A foreman of the San Jose Mercury Herald Press Room for forty-one years (1893 – 1934), John (Jack) Martin Graham was one of the valley’s best known baseball writers. Writing columns in the Mercury Herald, he promoted amateur baseball, even arranging games and settling disputes. In the early 1920s, he encouraged readers to visit Japantown to watch the Japanese community’s team at a time when anti-Asian sentiment was strong.
Jack also enjoyed composing, and he published two songs, My Mariposa Lily (1930) and We’ll Fight for Yankee Doodle (1917). The sheet music for both songs are housed in the California Room’s sheet music collection.
Jack retired as press foreman in 1934 at the age of sixty-two to devote himself full time to promoting and writing about baseball. On the evening of May 28, 1934, he suffered a fatal heart attack at the typewriter. He stumbled out of his office to the sidewalk on Lightston Alley where he was found a short time later.
There were a number of memorials given, and the following year on May 17, 1935, the City of San Jose opened a baseball stadium dedicated to his memory. At the dedication ceremony, Jack’s son Malcolm placed a memorial plaque on its pedestal which read: GRAHAM FIELD, Dedicated to the Memory of JACK GRAHAM, 1872 – 1934, Father of Sandlot Baseball of Santa Clara Valley. Located on Willow Street near First Street, the grandstands burnt down in 1947. The land was then subdivided with the addition of a new street named Graham Avenue. Jack is buried at Oak Hill Memorial Park in San Jose.
Further Reading from the San Jose Public Library, California Room:
The National Archives provides free eBooks on various topics, and select titles are free! Right now, to kick off baseball season, explore the history of baseball at the Archives in this eBook which collects various documents, photos, audio and video materials.
Sixth Cousin, also known as Bandit, of the House of Wong, lived halfway around the world from New York City. Her father has been travelling for a very long time, while Bandit and her mother remained in China with her father’s family. One day a letter arrives. While this letter makes her mother very happy, it makes her grandmother cry and her grandfather angry. No one tells Bandit anything. What is going on?
Finally, Bandit is told that she and her mother are going to America to join her father. Bandit selects her American name, Shirley Temple Wong, and so begins their journey. It is a difficult transition from China to America; at times Shirley feels happy and other times sad. But after she makes her first new school friend, and discovers baseball, her transition into everyday American life truly begins.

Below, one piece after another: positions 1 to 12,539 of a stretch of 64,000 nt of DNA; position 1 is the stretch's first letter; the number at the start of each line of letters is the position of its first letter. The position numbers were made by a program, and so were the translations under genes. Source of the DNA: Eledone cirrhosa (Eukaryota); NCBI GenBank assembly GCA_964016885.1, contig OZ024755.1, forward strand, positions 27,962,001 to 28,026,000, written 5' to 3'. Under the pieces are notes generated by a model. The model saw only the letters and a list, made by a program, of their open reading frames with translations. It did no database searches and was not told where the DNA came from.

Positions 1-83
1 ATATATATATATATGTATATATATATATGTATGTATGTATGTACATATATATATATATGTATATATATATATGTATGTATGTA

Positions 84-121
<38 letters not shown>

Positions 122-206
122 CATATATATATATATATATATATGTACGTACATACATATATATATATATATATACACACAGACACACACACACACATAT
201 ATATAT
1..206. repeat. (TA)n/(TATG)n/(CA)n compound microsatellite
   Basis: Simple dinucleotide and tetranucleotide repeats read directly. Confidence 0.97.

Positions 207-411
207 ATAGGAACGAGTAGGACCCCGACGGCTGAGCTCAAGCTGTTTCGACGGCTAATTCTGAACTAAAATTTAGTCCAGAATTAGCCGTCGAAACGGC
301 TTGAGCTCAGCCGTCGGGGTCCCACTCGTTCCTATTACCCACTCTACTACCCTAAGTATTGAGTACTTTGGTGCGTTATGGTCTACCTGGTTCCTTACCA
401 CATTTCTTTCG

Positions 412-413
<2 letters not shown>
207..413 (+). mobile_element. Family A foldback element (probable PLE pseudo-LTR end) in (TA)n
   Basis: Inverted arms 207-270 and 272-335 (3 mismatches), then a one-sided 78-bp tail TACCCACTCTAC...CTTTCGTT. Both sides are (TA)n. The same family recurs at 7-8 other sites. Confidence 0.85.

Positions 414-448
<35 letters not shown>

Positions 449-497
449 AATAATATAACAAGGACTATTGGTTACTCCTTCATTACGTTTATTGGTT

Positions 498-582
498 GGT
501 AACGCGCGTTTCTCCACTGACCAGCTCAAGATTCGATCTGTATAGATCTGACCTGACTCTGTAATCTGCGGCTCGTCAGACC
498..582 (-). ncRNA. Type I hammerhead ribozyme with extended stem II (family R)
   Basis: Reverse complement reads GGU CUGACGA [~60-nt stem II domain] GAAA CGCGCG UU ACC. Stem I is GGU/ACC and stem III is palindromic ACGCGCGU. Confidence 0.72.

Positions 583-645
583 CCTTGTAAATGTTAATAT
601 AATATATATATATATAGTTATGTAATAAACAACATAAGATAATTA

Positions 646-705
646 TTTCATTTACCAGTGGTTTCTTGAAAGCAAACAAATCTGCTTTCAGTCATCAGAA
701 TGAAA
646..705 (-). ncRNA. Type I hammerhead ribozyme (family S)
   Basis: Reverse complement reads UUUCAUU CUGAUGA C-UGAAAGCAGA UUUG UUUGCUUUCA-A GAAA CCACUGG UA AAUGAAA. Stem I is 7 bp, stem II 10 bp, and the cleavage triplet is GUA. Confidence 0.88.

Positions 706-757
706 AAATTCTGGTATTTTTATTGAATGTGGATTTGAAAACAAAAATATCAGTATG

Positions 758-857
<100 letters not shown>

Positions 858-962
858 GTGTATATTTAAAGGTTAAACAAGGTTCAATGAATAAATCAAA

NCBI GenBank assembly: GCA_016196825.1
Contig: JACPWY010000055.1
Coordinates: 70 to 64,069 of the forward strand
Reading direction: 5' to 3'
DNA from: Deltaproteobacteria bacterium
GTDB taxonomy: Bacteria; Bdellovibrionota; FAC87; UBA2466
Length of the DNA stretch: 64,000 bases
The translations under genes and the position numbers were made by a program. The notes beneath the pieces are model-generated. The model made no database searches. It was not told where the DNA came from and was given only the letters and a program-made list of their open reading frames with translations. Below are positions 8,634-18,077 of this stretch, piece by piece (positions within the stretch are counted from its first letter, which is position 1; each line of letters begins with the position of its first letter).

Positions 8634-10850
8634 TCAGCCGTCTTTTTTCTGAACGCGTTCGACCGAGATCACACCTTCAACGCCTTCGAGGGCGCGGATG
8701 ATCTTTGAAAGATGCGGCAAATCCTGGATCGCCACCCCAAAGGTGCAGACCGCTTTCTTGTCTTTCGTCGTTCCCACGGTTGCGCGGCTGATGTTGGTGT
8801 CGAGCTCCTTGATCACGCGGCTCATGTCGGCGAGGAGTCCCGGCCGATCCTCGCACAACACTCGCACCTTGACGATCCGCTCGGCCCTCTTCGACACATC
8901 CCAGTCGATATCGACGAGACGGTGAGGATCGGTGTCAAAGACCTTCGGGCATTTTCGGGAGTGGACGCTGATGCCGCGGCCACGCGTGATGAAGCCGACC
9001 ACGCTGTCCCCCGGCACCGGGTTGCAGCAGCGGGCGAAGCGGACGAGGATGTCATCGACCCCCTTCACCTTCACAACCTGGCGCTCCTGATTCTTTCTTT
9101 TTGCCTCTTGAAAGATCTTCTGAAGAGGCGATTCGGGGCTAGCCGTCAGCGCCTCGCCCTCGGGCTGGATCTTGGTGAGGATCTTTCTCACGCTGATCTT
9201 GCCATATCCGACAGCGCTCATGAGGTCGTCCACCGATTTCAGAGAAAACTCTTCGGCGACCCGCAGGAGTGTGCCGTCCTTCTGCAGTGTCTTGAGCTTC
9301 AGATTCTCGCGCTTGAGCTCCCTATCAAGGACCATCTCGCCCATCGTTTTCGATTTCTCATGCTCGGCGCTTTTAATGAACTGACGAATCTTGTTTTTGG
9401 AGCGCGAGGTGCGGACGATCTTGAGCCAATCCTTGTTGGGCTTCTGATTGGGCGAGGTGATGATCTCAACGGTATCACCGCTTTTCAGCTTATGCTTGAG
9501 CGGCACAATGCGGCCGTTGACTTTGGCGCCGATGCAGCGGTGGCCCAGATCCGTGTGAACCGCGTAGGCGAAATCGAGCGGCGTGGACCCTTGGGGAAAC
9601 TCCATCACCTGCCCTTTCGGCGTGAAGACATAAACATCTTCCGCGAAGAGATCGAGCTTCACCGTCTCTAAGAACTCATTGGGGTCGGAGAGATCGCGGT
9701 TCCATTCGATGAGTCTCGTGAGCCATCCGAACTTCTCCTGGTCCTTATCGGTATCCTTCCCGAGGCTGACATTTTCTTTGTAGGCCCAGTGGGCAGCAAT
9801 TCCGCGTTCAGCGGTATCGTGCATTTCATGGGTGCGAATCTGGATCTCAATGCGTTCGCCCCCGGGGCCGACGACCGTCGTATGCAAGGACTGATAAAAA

In the Year of the Boar and Jackie Robinson is not a new book, but with many children in our local community who recently arrived from other countries, there is a perfect audience for this thoughtful and relevant book. New arrivals will identify with Shirley’s struggles, and successes, as she learns to adapt to her new life. Anyone who has felt different or lonely can identify and sympathize with Shirley when she finds herself the only Chinese speaking student in her school. The language used and emotions discussed by Bette Bao Lord are suitable for ages 8 and up.
When Jimmie is elected captain of his baseball team, he decides that he will also become the team’s pitcher. The team is not so sure this is a good decision. They already have Paul, a very skilled and experienced pitcher. Why should Paul be displaced when he has proven to be the best team player for the pitching mound? But Jimmie is the captain, and the team must follow his lead. Jimmie has a lot to learn about being a team captain and he soon finds himself tangled up in a choice he must make between his ego and the welfare of the team. Author Matt Christopher writes one of the most popular sports series for young readers. If you love baseball and fast paced, action stories you will enjoy Power Pitcher as well as all the Matt Christopher sports fiction.
The baseball season is upon us, what with the MLB season starting on Thursday, March 31st. It's sometimes difficult to explain the grip that baseball has on the casual fan, of which I am one, because in many ways it's a seriously neurotic way of observing the passing days of Spring, Summer, and if your team is lucky (or good), Fall. The season is too long, the games too many, but somehow every year I look forward to congregating in Oakland (sorry Giants fans) with my brothers, my nephews, my own son and the occasional female member of our troupe just to reconnect with the first stadium and, indeed, team that I ever felt compelled to support as mine.
Check out the book Baseball: An Illustrated History to get an overview and, if nothing else, a reason to remind yourself of the enormity and importance that baseball history provides in our country's identity. Another title worth giving major props is From Asahi to Zebras: Japanese American Baseball in San Jose, California by the library's own Ralph Pearce.
So whether your team is from Maracaibo, Chicago(Cubs or Sox), Hokkaido or Oakland(!), it's time to root root root for the home team and praise the glory of neurotic affiliation and loyalty to your baseball colors!